A cold agglutinins blood test is done to check for conditions that cause the body to make certain types of antibodies called cold agglutinins. Cold agglutinins are normally made by the immune system in response to infection. They cause red blood cells to clump together (agglutinate) at low temperatures.
Healthy people generally have low levels of cold agglutinins in their blood. But lymphoma or some infections, such as mycoplasma pneumonia, can cause the level of cold agglutinins to rise.
Higher-than-normal levels of cold agglutinins generally do not cause serious problems. Sometimes, high levels of cold agglutinins can cause blood to clump in blood vessels under the skin when the skin is exposed to the cold. This causes pale skin and numbness in the hands and feet. The symptoms go away when the skin warms up. In some cases, the clumped blood cells can stop the flow of blood to the tips of the fingers, toes, ears, or nose. This is like frostbite and can cause tissue damage. In rare cases, it can cause gangrene.
Sometimes high levels of cold agglutinins can destroy red blood cells throughout the body. This condition is called autoimmune hemolytic anemia.
Why It Is Done
The cold agglutinins test may be done to:
See whether high cold agglutinin levels are causing autoimmune hemolytic anemia.
Find pneumonia caused by mycoplasma. Over half of people with pneumonia caused by mycoplasma develop an increase in cold agglutinin levels in their blood within a week of being infected. Newer tests for mycoplasma pneumonia have replaced the cold agglutinins blood test.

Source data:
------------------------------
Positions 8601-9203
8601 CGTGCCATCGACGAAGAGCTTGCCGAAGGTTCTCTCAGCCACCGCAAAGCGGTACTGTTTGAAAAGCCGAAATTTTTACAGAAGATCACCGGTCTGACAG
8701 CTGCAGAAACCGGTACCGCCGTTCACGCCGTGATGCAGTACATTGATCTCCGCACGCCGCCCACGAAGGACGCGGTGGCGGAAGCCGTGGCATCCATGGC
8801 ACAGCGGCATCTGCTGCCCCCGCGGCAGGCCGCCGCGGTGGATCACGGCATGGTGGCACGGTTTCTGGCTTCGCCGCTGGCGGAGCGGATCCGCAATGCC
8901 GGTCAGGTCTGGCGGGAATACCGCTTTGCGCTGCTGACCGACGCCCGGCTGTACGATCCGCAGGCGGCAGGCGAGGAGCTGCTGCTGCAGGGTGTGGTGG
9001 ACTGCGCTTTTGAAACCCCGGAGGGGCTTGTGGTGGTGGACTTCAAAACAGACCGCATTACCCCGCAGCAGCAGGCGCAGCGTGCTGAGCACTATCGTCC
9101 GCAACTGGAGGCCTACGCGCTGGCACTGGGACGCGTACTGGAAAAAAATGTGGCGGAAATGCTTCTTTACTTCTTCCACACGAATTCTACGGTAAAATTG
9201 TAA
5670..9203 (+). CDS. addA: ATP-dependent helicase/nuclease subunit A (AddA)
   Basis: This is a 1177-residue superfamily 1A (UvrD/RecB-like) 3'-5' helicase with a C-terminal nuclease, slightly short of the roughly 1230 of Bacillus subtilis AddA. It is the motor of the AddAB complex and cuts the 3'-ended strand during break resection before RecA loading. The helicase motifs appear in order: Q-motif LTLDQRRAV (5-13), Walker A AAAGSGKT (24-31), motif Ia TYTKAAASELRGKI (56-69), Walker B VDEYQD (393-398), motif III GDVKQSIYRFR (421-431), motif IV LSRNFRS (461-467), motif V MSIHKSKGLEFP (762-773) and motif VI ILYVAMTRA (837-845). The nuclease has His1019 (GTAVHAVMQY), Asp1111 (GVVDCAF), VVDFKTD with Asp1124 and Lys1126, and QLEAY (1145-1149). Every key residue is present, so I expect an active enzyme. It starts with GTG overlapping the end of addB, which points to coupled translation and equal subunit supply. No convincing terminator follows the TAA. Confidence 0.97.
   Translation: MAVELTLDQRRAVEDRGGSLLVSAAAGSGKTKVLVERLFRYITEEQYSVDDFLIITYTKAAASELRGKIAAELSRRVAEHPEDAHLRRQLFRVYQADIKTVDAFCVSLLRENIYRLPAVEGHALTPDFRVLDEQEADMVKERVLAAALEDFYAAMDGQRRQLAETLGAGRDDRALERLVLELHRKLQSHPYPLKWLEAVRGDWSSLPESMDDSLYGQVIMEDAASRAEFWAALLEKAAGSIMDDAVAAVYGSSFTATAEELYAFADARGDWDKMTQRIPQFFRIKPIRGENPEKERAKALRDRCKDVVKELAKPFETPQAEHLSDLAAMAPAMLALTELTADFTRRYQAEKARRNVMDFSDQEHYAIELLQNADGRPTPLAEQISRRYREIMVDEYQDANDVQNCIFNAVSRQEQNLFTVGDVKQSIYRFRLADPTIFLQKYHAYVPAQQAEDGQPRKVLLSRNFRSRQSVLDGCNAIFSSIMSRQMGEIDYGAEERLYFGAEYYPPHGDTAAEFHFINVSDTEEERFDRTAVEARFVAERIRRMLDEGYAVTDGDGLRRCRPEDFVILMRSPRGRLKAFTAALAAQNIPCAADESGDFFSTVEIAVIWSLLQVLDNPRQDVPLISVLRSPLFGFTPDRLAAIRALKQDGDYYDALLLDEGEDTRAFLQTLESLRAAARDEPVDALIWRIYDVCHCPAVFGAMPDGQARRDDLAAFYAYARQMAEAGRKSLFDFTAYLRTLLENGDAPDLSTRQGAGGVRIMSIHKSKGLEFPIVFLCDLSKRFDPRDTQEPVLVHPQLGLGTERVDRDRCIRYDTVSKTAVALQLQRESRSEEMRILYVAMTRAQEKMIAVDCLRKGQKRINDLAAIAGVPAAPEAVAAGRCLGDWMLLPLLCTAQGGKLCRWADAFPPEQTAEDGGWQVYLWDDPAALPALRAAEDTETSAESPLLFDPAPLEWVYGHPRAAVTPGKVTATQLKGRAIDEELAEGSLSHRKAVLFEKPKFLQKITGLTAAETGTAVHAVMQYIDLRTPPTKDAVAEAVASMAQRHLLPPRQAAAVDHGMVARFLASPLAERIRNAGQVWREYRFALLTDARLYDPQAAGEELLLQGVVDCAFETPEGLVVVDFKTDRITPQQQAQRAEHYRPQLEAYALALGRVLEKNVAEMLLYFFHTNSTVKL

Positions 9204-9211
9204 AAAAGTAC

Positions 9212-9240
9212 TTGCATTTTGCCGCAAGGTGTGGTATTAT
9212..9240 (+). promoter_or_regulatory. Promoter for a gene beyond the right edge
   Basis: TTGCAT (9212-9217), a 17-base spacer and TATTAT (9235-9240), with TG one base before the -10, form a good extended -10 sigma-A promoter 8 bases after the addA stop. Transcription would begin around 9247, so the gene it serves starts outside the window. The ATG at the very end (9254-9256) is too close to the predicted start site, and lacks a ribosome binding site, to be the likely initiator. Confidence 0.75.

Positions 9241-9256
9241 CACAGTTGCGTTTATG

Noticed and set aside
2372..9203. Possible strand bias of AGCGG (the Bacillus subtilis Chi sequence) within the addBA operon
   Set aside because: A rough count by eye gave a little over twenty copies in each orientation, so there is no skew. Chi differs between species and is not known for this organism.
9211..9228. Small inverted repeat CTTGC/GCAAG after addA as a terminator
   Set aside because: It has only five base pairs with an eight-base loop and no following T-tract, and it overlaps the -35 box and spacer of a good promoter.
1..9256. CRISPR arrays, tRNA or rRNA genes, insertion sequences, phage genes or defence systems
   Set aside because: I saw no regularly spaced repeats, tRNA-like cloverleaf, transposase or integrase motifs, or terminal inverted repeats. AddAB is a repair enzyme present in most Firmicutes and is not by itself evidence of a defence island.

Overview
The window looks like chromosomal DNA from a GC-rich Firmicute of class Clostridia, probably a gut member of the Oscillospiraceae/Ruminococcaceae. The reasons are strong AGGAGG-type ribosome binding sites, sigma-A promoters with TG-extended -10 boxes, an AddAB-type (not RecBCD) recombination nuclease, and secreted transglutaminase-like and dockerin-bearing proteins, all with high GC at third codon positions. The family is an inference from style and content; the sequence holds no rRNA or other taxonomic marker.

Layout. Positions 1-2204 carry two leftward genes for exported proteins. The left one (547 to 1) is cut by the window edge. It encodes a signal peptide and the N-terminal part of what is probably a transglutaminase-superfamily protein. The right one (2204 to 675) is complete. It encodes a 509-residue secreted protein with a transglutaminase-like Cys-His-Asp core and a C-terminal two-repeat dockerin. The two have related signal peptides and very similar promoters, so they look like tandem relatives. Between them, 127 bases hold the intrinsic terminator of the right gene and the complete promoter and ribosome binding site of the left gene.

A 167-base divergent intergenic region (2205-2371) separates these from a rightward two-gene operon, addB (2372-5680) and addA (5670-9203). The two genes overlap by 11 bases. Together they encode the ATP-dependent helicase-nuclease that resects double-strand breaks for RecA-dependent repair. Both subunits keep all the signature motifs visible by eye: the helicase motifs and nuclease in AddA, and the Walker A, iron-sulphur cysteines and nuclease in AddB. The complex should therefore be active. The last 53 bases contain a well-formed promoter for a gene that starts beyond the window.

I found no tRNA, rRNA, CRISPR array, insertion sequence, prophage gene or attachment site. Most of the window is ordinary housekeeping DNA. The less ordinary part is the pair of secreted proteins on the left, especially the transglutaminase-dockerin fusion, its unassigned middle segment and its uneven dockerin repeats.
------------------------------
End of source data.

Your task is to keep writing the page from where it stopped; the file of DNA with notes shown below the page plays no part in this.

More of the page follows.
How To Prepare
In general, there's nothing you have to do before this test, unless your doctor tells you to.
How It Is Done
A health professional uses a needle to take a blood sample, usually from the arm.
How It Feels
When a blood sample is taken, you may feel nothing at all from the needle. Or you might feel a quick sting or pinch.
There is very little chance of having a problem from this test. When a blood sample is taken, a small bruise may form at the site.
Each lab has a different range for what's normal. Your lab report should show the range that your lab uses for each test. The normal range is just a guide. Your doctor will also look at your results based on your age, health, and other factors. A value that isn't in the normal range may still be normal for you.
High titres of cold agglutinins may be caused by infections, such as pneumonia caused by mycoplasma, mononucleosis, hepatitis C, or other viral infections.
High titres of cold agglutinins can cause symptoms when a person is exposed to cold temperatures. These symptoms can include numbness, burning, pain, or pale skin of the fingertips, toes, ears, or nose. Very high titres can mean you have a higher chance of developing blood clots (thromboses) when exposed to cold temperatures.
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